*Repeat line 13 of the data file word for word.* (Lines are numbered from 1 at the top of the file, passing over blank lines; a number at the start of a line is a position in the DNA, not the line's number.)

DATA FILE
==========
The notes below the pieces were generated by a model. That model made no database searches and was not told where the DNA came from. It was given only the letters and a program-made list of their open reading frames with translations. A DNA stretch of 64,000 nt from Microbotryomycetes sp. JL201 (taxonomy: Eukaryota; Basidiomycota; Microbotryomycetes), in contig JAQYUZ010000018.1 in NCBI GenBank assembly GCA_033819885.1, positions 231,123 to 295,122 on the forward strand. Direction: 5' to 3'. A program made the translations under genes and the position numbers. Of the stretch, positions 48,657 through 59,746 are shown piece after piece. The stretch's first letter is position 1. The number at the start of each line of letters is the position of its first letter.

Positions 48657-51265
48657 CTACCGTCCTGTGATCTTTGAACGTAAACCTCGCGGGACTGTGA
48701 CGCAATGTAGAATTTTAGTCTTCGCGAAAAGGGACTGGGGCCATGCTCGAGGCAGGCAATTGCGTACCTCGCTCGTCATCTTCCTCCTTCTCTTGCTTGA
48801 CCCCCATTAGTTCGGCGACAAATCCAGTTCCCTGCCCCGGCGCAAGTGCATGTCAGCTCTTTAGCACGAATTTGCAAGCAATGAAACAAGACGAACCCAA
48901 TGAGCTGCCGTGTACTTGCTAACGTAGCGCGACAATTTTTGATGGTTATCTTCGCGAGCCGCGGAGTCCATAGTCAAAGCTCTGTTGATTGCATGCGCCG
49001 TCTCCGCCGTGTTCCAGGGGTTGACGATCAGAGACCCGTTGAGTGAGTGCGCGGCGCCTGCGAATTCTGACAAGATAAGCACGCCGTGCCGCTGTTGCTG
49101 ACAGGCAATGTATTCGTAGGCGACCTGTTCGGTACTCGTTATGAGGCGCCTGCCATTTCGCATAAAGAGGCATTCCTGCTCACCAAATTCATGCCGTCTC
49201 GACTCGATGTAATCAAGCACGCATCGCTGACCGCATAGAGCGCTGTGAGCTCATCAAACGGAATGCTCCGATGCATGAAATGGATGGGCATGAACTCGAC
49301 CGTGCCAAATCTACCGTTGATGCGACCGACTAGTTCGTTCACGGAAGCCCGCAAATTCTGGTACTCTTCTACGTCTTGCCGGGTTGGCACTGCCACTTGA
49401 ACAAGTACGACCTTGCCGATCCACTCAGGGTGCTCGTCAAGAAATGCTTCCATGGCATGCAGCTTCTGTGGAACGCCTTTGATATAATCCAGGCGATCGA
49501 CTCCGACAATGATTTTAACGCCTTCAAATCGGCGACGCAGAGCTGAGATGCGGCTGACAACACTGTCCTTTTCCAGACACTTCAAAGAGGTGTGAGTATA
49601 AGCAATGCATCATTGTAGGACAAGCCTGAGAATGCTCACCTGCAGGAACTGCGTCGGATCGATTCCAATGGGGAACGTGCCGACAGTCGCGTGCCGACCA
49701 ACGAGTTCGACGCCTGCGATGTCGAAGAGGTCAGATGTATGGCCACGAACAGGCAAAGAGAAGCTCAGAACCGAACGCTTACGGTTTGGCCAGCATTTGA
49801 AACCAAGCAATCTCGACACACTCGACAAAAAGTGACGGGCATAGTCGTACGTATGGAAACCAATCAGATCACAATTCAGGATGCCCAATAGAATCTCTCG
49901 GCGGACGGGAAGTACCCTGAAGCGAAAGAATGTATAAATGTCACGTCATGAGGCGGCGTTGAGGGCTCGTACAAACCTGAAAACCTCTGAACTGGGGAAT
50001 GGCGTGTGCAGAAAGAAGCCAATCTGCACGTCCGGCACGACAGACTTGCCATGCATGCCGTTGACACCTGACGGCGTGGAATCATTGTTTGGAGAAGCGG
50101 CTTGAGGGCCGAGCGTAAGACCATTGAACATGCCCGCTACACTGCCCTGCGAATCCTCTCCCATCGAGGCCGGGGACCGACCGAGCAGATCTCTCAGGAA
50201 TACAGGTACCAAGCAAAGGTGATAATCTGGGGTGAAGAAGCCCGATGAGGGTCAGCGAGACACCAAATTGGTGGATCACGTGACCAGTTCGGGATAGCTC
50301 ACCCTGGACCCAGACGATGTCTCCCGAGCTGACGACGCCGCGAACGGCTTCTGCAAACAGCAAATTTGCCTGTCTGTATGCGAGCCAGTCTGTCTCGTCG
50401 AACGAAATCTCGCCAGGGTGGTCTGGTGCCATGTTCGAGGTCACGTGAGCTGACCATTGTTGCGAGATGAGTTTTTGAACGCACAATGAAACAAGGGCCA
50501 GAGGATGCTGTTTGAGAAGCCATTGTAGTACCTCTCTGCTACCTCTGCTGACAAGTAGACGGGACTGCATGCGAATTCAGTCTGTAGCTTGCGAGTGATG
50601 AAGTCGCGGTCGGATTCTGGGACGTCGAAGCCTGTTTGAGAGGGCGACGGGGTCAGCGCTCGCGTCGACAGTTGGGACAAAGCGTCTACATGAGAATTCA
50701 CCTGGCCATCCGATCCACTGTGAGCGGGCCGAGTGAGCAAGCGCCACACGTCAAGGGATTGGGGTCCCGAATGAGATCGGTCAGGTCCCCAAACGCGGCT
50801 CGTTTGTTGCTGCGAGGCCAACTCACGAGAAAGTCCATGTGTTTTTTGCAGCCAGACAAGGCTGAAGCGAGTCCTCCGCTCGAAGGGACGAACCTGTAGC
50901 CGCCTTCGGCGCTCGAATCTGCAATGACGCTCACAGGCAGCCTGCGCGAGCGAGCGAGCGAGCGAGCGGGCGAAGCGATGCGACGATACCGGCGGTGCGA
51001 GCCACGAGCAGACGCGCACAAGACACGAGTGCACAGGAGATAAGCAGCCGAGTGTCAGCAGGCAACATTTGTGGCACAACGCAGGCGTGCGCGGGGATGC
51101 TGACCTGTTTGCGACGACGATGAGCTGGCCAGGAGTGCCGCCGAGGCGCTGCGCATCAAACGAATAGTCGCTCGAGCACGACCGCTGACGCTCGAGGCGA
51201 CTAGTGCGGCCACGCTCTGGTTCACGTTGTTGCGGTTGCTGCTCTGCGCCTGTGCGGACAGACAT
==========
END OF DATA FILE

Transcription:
49601 AGCAATGCATCATTGTAGGACAAGCCTGAGAATGCTCACCTGCAGGAACTGCGTCGGATCGATTCCAATGGGGAACGTGCCGACAGTCGCGTGCCGACCA